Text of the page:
The Top Rules of Punctuation That People Still Get Wrong

Punctuation rules

They are but dots and dashes on a page, and they make no sound (unless you’re Victor Borge), and yet without them nothing we say would ever make sense.

Today, we’re marvelling at the simple punctuation marks that make up the English language.  Of course, I say ‘simple’, when these tiny little specks have been the cause of debate amongst scholars for centuries.  Do not fear, however, I’m not about to launch into a lengthy and onerous discussion around the importance of the Oxford comma; instead, we’re going to take a look at some of the most common punctuation mistakes we’re all still managing to make. 

To apostrophe, or not to apostrophe, that is the question.

Let’s start with the big, the bad, the apostrophe.  This flying comma actually works double-time performing two roles. 

Most people are fairly comfortable with their role regarding contractions, although make sure you’re placing the apostrophe where the missing letter goes and not where the space between words goes.

For example:

won’t (not wo’nt) = would not

isn’t (not is’nt) = is not

If only the next part was as simple!  Where apostrophes become problematic is when they start getting possessive, and, as with anything in life this complicated, I find adding a rabbit around about now always helps. 

So, we have one rabbit, and that rabbit has a carrot, therefore it is the rabbit’s carrot.

However, then we add another rabbit (because the world always needs more rabbits).  The rabbits are also communist so they now both own the carrot, therefore it is the rabbits’ carrot

In this case, the plural of rabbit ends in an s so we don’t need to add another s onto the end. Instead, we just place the apostrophe after the one that’s already there.

Simple!  Okay, now we’re going to be polite and address these rabbits by their first names, which happen to be James and Ulysses – you know, your typical rabbit names.  Coincidentally, our rabbits have also given up on communism and now live in a capitalist society, each owning their own carrot.

Now, James has a carrot and it is James’s carrot.  However, Ulysses also has a carrot and that is Ulysses’ carrot.

I can hear you beginning to panic from here, but don’t, it’s actually fairly easy to understand. You see, when you talk about the carrot James owns out loud, you pronounce it with that added ‘s, but when you talk about the carrot Ulysses owns, you don’t do that.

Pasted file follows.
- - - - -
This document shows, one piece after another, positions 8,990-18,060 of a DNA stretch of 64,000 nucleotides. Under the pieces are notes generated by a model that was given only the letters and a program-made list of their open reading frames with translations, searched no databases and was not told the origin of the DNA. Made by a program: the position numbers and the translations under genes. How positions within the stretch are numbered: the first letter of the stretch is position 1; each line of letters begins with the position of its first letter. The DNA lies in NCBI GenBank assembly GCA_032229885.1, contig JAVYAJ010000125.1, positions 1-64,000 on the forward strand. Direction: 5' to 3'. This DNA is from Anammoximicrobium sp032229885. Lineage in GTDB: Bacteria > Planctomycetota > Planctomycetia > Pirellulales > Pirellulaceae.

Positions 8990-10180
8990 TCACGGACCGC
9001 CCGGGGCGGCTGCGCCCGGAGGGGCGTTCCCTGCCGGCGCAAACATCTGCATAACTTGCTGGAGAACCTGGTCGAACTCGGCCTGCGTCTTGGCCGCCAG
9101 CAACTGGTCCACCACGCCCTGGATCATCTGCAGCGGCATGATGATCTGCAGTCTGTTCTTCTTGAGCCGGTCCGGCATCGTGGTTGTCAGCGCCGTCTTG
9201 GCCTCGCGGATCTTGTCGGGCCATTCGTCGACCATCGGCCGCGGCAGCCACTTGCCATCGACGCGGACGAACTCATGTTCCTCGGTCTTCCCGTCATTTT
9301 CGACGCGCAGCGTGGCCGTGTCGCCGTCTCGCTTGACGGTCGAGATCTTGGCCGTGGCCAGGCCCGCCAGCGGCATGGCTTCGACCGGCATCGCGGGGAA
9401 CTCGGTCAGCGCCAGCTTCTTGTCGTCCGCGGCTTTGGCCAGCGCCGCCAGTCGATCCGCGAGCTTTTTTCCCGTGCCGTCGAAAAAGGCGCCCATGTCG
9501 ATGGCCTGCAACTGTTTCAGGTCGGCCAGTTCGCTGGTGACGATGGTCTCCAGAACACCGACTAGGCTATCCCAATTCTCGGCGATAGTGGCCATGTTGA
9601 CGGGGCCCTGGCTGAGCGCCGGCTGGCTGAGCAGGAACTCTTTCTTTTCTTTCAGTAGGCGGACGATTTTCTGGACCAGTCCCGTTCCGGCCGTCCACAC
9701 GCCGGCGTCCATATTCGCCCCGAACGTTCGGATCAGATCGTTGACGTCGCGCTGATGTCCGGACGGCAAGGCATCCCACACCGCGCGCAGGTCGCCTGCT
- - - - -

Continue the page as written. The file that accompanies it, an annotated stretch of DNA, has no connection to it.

Yes, that’s really how it works.  Who said this was complicated, huh?

The Serial Comma

*deep breath* My name is Lydia, and I am a serial comma-holic.  I won’t deny it any longer, the simple fact is I like a good comma and I am not alone.  In fact, people like myself, those of us who have a habit of overusing commas to emphasise every, single, dramatic pause, have even given it its own special name, the Shatner Comma, named after James T. Kirk himself, Chris Pine William Shatner, who was famous for making frequent and seemingly random pauses in the middle of sentence.  Coincidentally, he is not the only actor to have coined his own comma; Christopher Walken also has that honour.

Not a comma, but not yet a full stop.

Here at Take Note, we’re not a big fan of the semicolon and prefer to avoid using them, perhaps because if we did we would spend all day debating just how to correctly do so!  In essence, they are a kind of halfway house between a comma and a full stop, for those times when you want to have a break but perhaps not one that completely ends the sentence.  Essentially, they’re used when you have two sentences that are somewhat linked but which you can’t bear to tear apart, like Romeo and Juliet, Ross and Rachel, or Ant and Dec. They’re also nothing like colons; whoever named them clearly understood their usage about as well as the rest of us!

Don’t stop me now, I’m having such a good time, I’m using a colon.

The colon is the triple-threat of the punctuation world, performing three different roles all with the same aim: to keep sentences moving forward.  They’re most commonly used to signify the start of a list, but can also be used as a lead in to a quotation, or to signify that what comes before it will be explained by what comes after it, sort of like how the TV show Lost concluded with a clear explanation for what we had been watching for six seasons…oh, wait….

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